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The Connecticut - A River on Drugs?

If you could see a picture I was looking at recently, you would think the editor had made a mistake and placed the picture on its side. On reading the caption though, the striped bass in the picture is in fact "standing on its tail" with its nose facing straight up in a comatose state. The fish was under the effects of an endocrine treatment medicine added to the water.

We now face new types of pollutants known as endocrine disrupters and they are found in profusion in certain watersheds in the US. It is unknown at this time if we face the problem in the Connecticut River.

It is not a matter of whether these compounds are present or not but Vermont, New Hampshire and the federal government have yet to publish the results of any studies so we are ignorant of the presence or lack thereof of drugs in our river.

What are endocrine disrupters? The endocrine system inside our bodies is the network of glands, hormones and receptors that provide communication and controls between the nervous system and bodily functions such as reproduction, immunity, metabolism and behavior. The endocrine system is based on chemicals, the hormones, which are secreted into the blood and reach all parts of the body. What is true for us is true for all animals on earth including our aquatic neighbors.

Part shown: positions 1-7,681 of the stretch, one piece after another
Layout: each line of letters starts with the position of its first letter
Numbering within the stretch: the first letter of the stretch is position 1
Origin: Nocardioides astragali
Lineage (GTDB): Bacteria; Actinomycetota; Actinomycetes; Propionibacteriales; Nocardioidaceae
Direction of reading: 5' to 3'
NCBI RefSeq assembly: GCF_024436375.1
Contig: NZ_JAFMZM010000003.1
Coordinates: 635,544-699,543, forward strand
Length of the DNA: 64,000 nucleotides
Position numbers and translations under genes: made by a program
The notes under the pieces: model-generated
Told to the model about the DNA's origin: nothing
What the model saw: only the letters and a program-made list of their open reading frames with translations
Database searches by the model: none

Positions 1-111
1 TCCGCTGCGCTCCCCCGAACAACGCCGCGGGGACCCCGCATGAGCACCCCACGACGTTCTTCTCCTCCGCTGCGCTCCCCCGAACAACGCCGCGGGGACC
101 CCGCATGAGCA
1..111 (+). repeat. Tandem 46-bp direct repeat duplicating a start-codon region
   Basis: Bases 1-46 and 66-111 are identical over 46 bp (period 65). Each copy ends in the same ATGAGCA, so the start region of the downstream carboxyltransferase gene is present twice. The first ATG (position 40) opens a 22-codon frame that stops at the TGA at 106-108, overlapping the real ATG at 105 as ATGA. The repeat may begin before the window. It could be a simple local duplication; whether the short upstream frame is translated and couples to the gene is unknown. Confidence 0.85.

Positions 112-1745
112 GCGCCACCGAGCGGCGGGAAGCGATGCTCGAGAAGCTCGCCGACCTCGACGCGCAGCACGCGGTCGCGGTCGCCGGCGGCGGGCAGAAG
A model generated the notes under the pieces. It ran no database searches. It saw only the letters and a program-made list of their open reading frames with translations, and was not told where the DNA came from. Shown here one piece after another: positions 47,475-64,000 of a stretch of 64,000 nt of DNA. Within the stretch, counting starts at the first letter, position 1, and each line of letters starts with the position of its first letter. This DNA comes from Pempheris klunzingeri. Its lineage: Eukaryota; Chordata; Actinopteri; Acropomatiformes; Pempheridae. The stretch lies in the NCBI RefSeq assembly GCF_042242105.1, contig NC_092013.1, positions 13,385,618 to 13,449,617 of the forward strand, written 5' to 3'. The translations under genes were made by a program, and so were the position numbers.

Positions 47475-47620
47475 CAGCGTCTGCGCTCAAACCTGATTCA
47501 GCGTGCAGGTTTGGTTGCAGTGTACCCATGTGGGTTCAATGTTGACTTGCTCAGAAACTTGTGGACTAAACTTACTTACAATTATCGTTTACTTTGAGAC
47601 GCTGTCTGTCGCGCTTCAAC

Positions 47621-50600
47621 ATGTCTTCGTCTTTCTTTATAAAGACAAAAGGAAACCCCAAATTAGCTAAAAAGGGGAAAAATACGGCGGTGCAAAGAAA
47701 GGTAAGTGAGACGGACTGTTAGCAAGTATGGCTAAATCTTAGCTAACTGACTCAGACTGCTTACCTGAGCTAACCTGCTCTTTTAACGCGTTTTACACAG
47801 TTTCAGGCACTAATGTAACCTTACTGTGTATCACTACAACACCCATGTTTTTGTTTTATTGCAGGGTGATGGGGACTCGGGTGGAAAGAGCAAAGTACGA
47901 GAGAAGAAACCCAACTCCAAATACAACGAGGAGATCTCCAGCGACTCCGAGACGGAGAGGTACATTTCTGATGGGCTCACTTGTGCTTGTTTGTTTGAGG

Endocrine disrupting chemicals mimic the natural hormones in the body. These chemicals are used in thousands of common products. Some closely related drugs react differently to standard wastewater treatment and some do not react at all. Mirror image drugs have the same effects in humans but different reactions to treatment in wastewater processes.

Endocrine disruptors can be natural or synthetic. Some plants, including soybeans and garlic, produce endocrine disruptors as a defense mechanism.

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